Moss by developer Polyarc is the charming, fairy tale-like story of a mouse named Quill. An action-adventure with puzzles, light combat and a load of charm, Moss attempts to use virtual reality as not only a way to immerse the player into the world of Moss, but also as a way to strengthen your relationship with Quill as both of you share dual protagonist duty. It’s an interesting dynamic.
Moss is technically a third person action adventure game. While you may play as a ghostly blue expressionless creature called “the Reader,” the main action takes place as you help guide and control Quill through dangers and around obstacles. As the Reader, you have the ability to interact with certain objects in the world—such as pulling a block to bridge a gap for Quill. You can also grab enemies to help disorient them so Quill can dispatch them with her sword.
Now, I may be describing this in a way that makes it sound like you don’t directly control Quill, but you do. Moss brilliantly sets you up as an active observer, and despite having direct control over Quill in most circumstances, makes it feel like she’s a separate entity from yourself. Quill does gesture towards you and complete some actions on her own, but the majority of the time you have direct control over her movements. Strangely, despite this, Moss allows you to actually form a bond between you and Quill as if she was her own entity. Even while under my direct control I would find myself verbally urging her along.
Moss’ story is told in a literal storybook fashion. You, the Reader, are sitting in a large cathedral-like building, reading the story of Moss in a gilded, magical tome with animated pages. The entire story, including the narration and dialogue, is told through a single voice as if it is being read to you. The narrator’s voice takes on the effect of several characters as if you’re being read to by a parent. It’s a great device that is used excellently here, and often I forgot it was a single person doing all of the parts. The semi-animated pages of the Moss tome are also extremely charming, and make you feel like Sebastian in 1984’s Neverending Story–not just reading the story, but being a part of it.
The story of Moss is a simple one—Quill comes across an artifact that allows her to bond with the Reader. Her uncle, upon discovering this, sets out to prevent Quill from having to face the dangers this artifact brings, ironically setting Quill off on an adventure to save him. There is a prologue story about a mouse society exodus due to the machinations of an evil wizard and a large snake, but that just serves as an introduction to the world of Moss, and a vehicle for the simpler rescue story.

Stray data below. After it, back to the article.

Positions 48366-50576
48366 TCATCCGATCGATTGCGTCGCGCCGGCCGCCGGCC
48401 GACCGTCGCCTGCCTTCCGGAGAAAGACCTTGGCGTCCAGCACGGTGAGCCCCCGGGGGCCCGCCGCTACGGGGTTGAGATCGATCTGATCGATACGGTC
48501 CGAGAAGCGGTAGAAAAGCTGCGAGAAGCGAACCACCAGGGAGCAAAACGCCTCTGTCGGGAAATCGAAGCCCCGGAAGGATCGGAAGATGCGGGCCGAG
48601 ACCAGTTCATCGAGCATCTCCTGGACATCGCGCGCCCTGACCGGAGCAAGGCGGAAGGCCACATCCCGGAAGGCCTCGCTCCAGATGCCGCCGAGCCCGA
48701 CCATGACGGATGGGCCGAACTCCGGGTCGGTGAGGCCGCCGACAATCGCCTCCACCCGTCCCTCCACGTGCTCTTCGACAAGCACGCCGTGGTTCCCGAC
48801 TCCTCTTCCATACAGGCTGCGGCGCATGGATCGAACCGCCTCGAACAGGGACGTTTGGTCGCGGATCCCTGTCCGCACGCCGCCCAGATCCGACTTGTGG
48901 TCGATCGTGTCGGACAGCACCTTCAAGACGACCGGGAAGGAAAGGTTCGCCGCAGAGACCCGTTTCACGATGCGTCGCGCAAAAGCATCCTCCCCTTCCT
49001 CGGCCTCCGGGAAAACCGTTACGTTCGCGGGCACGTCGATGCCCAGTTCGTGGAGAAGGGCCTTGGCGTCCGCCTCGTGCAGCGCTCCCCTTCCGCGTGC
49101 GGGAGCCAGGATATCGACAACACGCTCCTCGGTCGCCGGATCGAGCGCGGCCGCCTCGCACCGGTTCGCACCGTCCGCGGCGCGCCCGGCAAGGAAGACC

While loaded to the brim with charm, it’s just too short. Often with short media, you’ll see people say “it ended just when it started to get good” and with Moss that fits perfectly. I was able to play through Moss in less than 4 hours of actual game time. My total time would have been significantly lower, also, if I wasn’t struggling with Moss’ compulsory motion-tracked controls. The problems become the most apparent in hectic combat when you will be grabbing enemies as the Reader and fighting others as Quill. Despite my PlayStation VR setup working for every other game, Moss was extremely finicky. Eventually, after struggling with drifting issues in my headset that were making me nauseated and tracking issues with my Dualshock 4 (there is no Move controller support) I opted to just stand up, which fixed most of my issues.
Moss doesn’t particularly benefit from being a virtual reality game, either. You are literally placed into Quill’s world as the Reader, but besides the novelty of being there, it doesn’t add much to the gameplay or story. Most of Moss VR is broken up into small diorama-like sections. You can move your head slightly to see down a passage you might not immediately be able to see from the front, but you’re still mostly fixed. You can’t rotate rooms or do much else besides stand there moving Quill around what’s essentially a box, finding your way to the next box. Quill’s size does little to add to it, either. There are areas that emphasize just how tiny Quill is, especially in a striking scene with a deer hanging out in the background, but most of what Quill interacts with is mouse-sized, despite existing in a world with human-sized stuff.
Still, Moss is undoubtedly well made and charming, and I found myself growing attached to Quill. Despite my disappointment with the length of Moss, I would love to get back into that world and help Quill on whatever adventure she takes on next. While it doesn’t smash any barriers, it helps take virtual reality forward ever-so-slightly, and tells a gorgeous tale in a storybook fashion. Moss is available now for PlayStation 4’s PSVR.